Church and state relations in the colonial period

Brian Stanley*

*Corresponding author for this work

Research output: Chapter in Book/Report/Conference proceedingChapter

Abstract / Description of output

Relations between Christian missions and colonial states varied greatly. In Catholic contexts, the systems of patronato or padroado produced one pattern of relationships, and direction of missionary orders by the Propaganda Fide quite another. Protestant missions were often only very loosely connected to state structures, although Anglican missions in British imperial contexts tended to develop close ties to the colonial state, especially in the high colonial period from the 1880s through to World War II. Even where missions openly promoted the interests of colonial states, their reasons for doing so were generally evangelistic rather than nationalistic. In the long run, mission education probably did more to subvert colonial rule than to reinforce it.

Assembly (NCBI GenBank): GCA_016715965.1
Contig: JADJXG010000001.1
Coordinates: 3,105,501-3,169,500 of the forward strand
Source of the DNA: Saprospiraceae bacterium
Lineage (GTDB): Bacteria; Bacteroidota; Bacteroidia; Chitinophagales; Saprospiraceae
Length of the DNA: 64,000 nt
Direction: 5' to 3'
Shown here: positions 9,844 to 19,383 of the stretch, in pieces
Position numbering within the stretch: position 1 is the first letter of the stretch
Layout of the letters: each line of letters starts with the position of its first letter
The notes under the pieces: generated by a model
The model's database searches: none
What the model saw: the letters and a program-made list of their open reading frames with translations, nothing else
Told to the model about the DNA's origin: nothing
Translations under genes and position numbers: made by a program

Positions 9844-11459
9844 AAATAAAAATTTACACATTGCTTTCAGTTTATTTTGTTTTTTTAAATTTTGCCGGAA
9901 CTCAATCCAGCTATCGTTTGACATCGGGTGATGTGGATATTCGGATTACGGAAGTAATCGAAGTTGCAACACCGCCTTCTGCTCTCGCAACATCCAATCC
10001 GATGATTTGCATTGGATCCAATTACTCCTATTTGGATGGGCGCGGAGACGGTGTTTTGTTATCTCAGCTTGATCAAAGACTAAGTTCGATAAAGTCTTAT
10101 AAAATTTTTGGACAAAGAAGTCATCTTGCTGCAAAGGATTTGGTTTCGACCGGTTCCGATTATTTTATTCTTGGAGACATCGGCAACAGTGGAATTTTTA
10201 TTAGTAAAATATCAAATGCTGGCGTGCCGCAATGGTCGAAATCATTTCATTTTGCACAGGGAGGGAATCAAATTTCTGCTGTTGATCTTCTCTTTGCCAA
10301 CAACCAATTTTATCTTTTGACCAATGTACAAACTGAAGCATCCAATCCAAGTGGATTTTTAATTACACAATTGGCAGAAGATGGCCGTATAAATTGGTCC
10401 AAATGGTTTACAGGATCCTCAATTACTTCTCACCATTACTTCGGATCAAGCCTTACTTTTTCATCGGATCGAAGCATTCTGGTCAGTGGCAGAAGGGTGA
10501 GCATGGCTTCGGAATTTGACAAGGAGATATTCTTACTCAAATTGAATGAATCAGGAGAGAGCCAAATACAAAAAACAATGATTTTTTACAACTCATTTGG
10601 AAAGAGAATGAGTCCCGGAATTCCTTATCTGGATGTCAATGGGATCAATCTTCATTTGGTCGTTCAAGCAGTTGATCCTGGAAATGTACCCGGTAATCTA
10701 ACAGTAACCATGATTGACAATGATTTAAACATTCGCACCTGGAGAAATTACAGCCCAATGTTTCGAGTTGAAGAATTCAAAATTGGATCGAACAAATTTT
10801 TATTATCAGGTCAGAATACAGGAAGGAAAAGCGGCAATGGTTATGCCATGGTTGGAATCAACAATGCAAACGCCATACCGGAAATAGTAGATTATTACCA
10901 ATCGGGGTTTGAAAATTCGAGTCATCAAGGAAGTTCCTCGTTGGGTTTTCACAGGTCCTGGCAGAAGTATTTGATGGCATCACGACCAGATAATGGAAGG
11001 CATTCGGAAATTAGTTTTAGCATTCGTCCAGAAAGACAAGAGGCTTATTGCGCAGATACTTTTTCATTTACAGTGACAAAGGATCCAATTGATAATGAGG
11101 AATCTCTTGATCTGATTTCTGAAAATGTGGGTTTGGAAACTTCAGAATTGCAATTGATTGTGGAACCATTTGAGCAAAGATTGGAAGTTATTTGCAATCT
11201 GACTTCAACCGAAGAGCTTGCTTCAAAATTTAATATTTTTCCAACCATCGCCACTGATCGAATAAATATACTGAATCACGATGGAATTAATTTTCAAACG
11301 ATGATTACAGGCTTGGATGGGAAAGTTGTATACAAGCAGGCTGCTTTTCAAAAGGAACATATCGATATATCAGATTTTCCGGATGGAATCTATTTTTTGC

Original languageEnglish
Title of host publicationThe Wiley-Blackwell Companion to World Christianity
EditorsLamin Sanneh, Michael J. McClymond
Number of pages9
ISBN (Electronic)9781118556115
ISBN (Print)9781405153768
Publication statusPublished - May 2016

Publication series

NameWiley Blackwell Companions to Religion


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